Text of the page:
Notes from my home: Two 18-year-old boys frying eggs and chattering and listening to Spotify and reminiscing about high school and teasing each other and nervously comparing future college roommates, and all of a sudden one cries out, "I love music!"
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Thanks to everyone who chimed in about Hughes's Fatal Shore. It seems that I have gotten lucky. Here, for instance, is are the opening paragraphs of the book. When I read it aloud to my son, he got very quiet, and then opened his eyes wide, and then said, "Wow."
In 1787, the twenty-eighth year of the reign of King George III, the British Government sent a fleet to colonize Australia.
Never had a colony been founded so far from its parent state, or in such ignorance of the land it occupied. There had been no reconnaissance. In 1770 Captain James Cook had made landfall on the unexplored east coast of this utterly enigmatic continent, stopped for a short while at a place named Botany Bay and gone north again. Since then, no ship had called: not a word, not an observation, for seventeen years, each one of which was exactly like the thousands that had preceded it, locked in its historical immensity of blue heat, bush, sandstone, and the measured booming of glassy Pacific rollers.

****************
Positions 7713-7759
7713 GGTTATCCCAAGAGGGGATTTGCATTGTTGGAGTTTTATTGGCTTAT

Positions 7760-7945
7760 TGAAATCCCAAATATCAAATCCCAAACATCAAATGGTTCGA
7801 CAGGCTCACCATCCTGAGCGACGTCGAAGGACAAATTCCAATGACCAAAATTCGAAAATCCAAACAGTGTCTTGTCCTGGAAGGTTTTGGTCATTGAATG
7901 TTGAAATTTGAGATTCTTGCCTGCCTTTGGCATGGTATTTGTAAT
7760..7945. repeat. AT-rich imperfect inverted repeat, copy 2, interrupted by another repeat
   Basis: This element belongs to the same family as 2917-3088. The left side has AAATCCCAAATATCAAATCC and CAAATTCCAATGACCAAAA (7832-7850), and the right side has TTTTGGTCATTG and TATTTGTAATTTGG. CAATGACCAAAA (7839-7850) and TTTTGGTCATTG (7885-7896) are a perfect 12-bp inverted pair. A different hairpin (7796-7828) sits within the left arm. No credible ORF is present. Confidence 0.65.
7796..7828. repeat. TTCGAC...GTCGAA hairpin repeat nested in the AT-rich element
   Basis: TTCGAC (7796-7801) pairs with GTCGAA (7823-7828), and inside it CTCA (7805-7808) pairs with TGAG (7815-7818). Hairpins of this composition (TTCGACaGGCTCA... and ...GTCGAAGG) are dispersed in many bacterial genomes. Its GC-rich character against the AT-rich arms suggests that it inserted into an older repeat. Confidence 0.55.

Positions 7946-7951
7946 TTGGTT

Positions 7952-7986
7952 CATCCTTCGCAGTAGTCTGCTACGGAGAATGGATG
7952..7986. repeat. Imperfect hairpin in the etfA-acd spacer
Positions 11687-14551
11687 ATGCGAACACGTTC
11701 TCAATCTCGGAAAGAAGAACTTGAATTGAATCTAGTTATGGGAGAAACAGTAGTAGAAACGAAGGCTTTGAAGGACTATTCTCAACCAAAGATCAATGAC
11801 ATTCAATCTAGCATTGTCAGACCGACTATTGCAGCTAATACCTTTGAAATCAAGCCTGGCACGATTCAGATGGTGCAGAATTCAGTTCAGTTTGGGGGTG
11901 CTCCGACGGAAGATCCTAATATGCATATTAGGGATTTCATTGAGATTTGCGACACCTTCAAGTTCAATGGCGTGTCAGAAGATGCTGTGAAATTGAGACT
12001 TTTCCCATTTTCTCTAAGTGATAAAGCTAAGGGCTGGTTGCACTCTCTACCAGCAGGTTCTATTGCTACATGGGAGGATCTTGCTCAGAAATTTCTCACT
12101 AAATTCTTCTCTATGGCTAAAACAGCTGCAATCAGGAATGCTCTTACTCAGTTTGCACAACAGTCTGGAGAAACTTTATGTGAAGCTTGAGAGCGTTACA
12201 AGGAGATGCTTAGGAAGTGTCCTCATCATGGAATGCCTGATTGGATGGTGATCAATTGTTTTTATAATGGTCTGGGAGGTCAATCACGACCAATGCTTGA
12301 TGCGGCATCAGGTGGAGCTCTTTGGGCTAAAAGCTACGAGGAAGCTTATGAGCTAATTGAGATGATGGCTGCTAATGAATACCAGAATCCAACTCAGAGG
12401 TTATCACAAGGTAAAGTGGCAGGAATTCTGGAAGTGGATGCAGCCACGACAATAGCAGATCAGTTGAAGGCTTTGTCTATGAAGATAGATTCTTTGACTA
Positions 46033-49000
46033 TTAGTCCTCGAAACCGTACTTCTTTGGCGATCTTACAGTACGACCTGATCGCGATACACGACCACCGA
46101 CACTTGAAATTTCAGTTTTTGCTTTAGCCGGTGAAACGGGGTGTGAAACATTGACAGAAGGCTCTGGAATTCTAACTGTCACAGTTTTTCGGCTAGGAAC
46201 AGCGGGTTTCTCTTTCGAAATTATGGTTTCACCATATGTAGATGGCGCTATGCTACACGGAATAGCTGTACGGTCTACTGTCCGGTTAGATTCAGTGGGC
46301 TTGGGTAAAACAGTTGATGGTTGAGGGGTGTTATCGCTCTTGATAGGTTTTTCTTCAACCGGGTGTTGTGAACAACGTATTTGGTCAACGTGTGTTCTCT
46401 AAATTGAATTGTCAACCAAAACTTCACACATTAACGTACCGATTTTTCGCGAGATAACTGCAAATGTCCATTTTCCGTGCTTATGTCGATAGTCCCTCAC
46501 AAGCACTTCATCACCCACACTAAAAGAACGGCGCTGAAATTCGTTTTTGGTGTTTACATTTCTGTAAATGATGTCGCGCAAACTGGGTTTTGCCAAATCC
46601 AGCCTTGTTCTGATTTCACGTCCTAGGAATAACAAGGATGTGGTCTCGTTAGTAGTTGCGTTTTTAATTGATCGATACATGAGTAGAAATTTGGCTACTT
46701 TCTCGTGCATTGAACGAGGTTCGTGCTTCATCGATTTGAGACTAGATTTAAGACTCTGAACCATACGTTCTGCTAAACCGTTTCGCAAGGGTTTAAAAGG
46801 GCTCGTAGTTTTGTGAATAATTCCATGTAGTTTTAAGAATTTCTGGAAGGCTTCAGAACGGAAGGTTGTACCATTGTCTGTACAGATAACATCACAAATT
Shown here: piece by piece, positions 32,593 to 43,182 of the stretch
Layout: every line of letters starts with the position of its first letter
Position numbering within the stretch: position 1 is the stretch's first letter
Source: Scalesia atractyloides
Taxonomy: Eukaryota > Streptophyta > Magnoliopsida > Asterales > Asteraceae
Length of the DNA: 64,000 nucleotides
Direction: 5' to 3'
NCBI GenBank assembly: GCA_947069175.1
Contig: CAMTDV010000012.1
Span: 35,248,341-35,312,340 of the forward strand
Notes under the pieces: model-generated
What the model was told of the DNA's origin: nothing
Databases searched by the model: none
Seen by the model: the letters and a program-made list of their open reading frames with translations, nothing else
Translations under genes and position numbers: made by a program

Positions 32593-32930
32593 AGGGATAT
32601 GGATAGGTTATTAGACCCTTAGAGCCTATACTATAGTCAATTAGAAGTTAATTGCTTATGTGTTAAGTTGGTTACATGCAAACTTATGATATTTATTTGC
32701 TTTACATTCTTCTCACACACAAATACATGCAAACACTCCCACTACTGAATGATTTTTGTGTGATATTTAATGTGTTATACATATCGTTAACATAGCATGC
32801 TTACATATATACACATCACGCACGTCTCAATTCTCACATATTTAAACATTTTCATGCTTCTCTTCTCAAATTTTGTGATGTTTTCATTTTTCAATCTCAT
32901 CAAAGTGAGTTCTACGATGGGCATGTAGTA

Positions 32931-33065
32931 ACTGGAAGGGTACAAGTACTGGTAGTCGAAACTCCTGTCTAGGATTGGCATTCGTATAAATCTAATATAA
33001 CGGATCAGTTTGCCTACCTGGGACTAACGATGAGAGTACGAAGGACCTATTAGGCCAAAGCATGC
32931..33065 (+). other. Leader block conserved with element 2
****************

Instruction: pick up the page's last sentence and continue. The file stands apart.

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Notes from my home: . . . and now the other boy shouts, "Want to hear the greatest key change ever?? Listen to this! . . . " [Quickly messes around with his iPad and pulls up Arcade Fire's "Every Time You Close Your Eyes." Both boys and I instantly get very excited about the key change.]